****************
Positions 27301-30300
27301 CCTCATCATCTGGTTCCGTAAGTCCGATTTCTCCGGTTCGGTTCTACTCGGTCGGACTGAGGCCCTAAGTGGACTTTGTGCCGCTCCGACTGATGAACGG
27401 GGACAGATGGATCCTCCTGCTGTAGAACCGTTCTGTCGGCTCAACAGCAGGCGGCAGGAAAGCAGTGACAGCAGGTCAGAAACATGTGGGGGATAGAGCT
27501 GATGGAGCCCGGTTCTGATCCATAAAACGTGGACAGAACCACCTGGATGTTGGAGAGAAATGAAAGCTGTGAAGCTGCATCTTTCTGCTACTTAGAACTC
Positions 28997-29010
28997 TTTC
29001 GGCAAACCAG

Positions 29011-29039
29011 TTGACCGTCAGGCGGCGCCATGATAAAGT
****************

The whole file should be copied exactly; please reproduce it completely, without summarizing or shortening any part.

Positions 27301-30300
27301 CCTCATCATCTGGTTCCGTAAGTCCGATTTCTCCGGTTCGGTTCTACTCGGTCGGACTGAGGCCCTAAGTGGACTTTGTGCCGCTCCGACTGATGAACGG
27401 GGACAGATGGATCCTCCTGCTGTAGAACCGTTCTGTCGGCTCAACAGCAGGCGGCAGGAAAGCAGTGACAGCAGGTCAGAAACATGTGGGGGATAGAGCT
27501 GATGGAGCCCGGTTCTGATCCATAAAACGTGGACAGAACCACCTGGATGTTGGAGAGAAATGAAAGCTGTGAAGCTGCATCTTTCTGCTACTTAGAACTC
Positions 28997-29010
28997 TTTC
29001 GGCAAACCAG

Positions 29011-29039
29011 TTGACCGTCAGGCGGCGCCATGATAAAGT